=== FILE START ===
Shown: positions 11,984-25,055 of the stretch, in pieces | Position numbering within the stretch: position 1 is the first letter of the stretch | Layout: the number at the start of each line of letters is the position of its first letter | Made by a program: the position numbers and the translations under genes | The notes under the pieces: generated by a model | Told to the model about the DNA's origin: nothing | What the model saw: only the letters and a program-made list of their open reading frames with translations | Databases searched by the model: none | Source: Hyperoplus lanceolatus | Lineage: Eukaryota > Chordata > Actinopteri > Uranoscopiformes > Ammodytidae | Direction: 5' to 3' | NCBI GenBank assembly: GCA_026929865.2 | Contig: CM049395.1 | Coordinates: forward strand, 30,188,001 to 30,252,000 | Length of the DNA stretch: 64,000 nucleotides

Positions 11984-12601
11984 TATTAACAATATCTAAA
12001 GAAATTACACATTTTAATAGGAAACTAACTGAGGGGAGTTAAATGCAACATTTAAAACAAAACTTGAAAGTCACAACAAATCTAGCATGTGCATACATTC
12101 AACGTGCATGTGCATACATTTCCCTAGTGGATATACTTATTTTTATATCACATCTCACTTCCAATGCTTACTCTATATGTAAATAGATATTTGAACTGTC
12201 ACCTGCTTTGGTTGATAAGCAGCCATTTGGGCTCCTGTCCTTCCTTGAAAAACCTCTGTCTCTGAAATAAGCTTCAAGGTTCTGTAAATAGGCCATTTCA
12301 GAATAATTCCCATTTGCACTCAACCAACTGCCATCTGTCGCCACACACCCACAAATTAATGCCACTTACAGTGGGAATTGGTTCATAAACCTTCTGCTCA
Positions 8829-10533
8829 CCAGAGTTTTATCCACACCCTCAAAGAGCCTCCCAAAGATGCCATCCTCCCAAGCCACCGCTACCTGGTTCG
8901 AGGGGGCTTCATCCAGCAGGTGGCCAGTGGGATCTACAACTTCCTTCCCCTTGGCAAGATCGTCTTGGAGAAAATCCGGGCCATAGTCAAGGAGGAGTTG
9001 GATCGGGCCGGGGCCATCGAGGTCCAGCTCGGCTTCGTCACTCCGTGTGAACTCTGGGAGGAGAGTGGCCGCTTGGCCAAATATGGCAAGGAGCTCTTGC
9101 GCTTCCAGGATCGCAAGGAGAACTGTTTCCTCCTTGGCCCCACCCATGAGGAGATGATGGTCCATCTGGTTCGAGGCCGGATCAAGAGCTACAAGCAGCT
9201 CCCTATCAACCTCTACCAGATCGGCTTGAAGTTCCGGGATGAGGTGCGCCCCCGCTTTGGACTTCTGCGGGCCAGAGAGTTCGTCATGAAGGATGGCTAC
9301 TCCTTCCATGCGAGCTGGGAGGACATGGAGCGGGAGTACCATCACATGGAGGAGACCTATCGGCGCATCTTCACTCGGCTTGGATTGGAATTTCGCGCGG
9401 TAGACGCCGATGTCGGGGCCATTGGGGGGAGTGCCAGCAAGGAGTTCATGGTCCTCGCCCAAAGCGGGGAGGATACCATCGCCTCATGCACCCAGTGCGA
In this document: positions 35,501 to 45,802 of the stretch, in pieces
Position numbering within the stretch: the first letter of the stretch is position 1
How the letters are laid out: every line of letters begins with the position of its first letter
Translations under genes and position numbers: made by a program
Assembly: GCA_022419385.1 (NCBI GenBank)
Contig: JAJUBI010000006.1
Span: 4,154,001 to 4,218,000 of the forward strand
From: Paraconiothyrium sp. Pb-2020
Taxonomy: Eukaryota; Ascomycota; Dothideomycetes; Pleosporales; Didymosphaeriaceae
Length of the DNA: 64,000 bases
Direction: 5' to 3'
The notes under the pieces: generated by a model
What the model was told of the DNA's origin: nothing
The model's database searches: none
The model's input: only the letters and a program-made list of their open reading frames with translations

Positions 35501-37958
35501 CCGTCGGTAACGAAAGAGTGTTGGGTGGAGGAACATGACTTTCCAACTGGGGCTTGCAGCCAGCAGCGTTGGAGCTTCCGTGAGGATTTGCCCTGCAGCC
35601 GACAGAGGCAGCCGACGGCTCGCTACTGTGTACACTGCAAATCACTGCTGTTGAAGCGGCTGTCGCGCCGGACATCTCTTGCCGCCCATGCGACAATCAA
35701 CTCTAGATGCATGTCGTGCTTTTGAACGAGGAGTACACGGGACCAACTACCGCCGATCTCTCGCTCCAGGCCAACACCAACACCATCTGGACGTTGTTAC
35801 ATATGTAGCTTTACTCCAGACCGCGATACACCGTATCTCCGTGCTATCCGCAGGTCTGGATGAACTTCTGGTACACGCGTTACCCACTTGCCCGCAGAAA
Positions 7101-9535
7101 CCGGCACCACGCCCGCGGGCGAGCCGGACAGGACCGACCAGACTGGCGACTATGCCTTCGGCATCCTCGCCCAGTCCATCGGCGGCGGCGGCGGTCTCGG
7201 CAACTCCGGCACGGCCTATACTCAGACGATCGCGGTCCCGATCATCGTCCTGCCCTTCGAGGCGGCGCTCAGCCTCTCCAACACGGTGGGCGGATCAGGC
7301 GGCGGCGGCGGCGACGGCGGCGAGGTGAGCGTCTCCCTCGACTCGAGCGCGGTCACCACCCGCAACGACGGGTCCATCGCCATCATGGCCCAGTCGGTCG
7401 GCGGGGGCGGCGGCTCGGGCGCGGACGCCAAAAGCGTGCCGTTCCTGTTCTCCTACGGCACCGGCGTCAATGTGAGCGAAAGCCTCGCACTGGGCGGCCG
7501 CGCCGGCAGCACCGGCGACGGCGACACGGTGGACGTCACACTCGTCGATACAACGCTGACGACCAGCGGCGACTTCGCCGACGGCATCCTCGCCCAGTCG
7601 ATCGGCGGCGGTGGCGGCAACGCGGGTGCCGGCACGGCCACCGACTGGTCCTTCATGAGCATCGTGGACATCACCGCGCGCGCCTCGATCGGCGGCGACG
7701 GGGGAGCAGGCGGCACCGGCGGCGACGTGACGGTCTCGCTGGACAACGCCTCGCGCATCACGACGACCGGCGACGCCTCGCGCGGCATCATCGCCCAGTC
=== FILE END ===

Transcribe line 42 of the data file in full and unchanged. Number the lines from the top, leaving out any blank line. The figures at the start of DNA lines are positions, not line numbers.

7601 ATCGGCGGCGGTGGCGGCAACGCGGGTGCCGGCACGGCCACCGACTGGTCCTTCATGAGCATCGTGGACATCACCGCGCGCGCCTCGATCGGCGGCGACG